Academic journal article Yearbook of English Studies

Articulating the Author: Gower and the French Vernacular Codex

Academic journal article Yearbook of English Studies

Articulating the Author: Gower and the French Vernacular Codex

Article excerpt

ABSTRACT

Perceptions of authorship in the late medieval period are in a state of transition. This essay assesses ways in which ideas of authorship in French books provide a context for interpreting authorship in Gower's Confessio amantis. I consider author portraits, rubrication, and the use of the prologue in Le Roman de la Rose, Le Roman de Fauvel, and collections of works by Machaut and Froissart. Gower's use of Latin, far from being a sign of conservatism in any simple sense, emerges as a strikingly distinctive means of investigating the complex guises under which authorship was emerging in the books of vernacular writers.

As everyone knows, there are four John Gowers in Confessio amantis. As well as John Gower the historical author of the work, there is the Gower who is named as such in the Latin glosses: there is also the celebrated identification of Amans as Gower towards the end of the work. The fourth Gower--Gower as narrator--is harder to isolate, since in a sense he emerges only through that double shock that Amans is at once the author, and old. Through this disorienting revelation, the distinction between author and persona that had seemed so clear earlier in the work appears to fail. Confessio amantis causes the collapse of its distinction between auctor and amans to upset that between auctor and narrator. This is a powerfully unsettling manoeuvre, especially since it is performed both within and without the narrative frame of the work. It heavily qualifies our ability to regard author, narrator, and lover as either stable or distinct categories. (1)

Perceptions of authorship in the late medieval period are in a state of transition. We find considerable evidence of this both in Latin and in several European vernaculars. (2) Yet despite, or perhaps because of the dominance of Chaucer, the evidence for such perceptions in English writing remains to be fully explored. Here, as in the broader Latin and European context, it is not just a matter of considering an author's self-fashioning, but also the ways in which authorship is shaped by external factors located in the physical form of the book. Gower's Confessio amantis is a conspicuous instance of a work in which a debate about the author occurs on both fronts. I investigate this debate in Gower by means of the layout of copies of the Confessio, and that of books in a related, and highly influential vernacular. In both types of material, the relationship between authorship and the anthology is central: these are books in which authorial control is visible through decisions about how one kind of material connects with another. They are examples of compilations created by authors of their own work.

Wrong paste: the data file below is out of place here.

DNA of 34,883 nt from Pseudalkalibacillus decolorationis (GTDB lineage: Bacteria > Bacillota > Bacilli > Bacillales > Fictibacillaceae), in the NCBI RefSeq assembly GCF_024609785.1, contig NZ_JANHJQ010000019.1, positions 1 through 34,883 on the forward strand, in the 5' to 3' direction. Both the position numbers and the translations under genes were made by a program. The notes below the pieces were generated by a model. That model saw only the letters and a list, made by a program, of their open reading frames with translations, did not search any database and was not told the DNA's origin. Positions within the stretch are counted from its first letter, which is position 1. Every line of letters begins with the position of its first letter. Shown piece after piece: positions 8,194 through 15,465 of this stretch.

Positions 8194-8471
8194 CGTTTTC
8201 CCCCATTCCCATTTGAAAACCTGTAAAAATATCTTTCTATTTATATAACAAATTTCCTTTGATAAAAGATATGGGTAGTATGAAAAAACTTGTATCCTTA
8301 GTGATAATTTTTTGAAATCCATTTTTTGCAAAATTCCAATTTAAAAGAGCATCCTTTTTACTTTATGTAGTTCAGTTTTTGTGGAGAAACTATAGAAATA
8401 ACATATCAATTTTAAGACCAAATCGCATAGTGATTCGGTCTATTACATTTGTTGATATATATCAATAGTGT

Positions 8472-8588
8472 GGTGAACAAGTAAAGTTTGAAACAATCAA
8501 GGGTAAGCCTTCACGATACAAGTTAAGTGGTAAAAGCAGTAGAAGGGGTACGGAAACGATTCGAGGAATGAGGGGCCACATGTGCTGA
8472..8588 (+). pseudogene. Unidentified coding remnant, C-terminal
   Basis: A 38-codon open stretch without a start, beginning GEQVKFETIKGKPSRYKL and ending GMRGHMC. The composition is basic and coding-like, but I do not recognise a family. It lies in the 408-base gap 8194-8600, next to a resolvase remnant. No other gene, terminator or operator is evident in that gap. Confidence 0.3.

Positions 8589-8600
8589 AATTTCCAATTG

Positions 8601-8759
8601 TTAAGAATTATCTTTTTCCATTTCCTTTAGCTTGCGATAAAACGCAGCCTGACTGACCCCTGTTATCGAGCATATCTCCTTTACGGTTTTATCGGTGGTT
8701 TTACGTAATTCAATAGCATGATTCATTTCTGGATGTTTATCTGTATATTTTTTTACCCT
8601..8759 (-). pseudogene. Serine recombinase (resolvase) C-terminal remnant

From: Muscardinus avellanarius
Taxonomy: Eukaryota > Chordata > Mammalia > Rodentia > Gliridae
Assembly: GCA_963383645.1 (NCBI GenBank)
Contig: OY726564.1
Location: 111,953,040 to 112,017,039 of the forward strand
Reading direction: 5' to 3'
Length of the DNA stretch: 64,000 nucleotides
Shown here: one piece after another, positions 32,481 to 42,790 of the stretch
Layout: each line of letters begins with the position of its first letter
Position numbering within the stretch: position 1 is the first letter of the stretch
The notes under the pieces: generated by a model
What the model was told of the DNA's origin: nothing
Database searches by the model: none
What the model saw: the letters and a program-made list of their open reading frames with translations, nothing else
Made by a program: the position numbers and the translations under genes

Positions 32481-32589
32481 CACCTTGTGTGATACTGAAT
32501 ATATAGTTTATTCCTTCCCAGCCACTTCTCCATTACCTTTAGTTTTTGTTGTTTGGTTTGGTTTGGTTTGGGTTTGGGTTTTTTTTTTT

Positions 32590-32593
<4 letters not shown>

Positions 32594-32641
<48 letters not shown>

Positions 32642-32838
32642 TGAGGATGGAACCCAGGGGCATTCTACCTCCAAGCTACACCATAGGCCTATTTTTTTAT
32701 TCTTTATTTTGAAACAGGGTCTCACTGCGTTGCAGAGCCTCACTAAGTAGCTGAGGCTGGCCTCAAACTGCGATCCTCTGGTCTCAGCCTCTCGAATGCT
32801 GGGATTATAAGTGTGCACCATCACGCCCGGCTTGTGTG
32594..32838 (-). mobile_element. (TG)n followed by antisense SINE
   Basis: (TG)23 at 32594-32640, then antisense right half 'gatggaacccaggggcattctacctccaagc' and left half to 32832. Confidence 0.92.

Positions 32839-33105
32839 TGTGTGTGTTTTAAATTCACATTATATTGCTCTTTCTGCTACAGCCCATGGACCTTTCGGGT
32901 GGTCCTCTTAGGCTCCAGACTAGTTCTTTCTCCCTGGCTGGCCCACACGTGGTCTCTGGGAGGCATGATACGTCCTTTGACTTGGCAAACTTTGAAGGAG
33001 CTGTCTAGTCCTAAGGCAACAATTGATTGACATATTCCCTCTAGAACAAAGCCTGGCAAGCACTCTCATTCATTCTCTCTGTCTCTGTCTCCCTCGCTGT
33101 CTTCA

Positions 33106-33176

The naming of Amans, in what I have referred to as the inner frame of the Confessio, that is, where the device of the lover's confession is introduced, displayed, and concluded, marks the moment when the first-person narrator has ceased to be a lover. Teasingly, 'as it were halvinge a game', Venus asks for his name: ' "Ma dame," I seide, "John Gower" ' (viii, 2319--21). (3) This utterance closes the device. He is now 'John Gower' because his confession is over. To seal the process, Venus hands him a mirror. Through that marvellously macabre vision of his abruptly ageing face, the narrator can stop pretending to be a lover and reveal himself to be the author. Yet as John Burrow has subtly expounded, auctor and amans turn out to be not so much sharply distinguished as ironically united. What seems to be a transparent 'reidentification of narrator with author' through a rejection of the device of a persona becomes instead a recognition that the author and the persona are after all uncomfortably intertwined. The pose of lover is not so easily cast o. either by an author or a narrator of love poetry. (4)

The outer frame also has a profound role to play in our apprehension of Gower. By outer frame I mean two things: the Latin material (both the verse and the glosses) that physically as well as structurally frames the English text, and the various devices of mise en page--rubrics, headings, running titles, and various forms of paragraphing sign, and the pictures, initials, and other types of decoration--that further contribute to the articulation of the work. …

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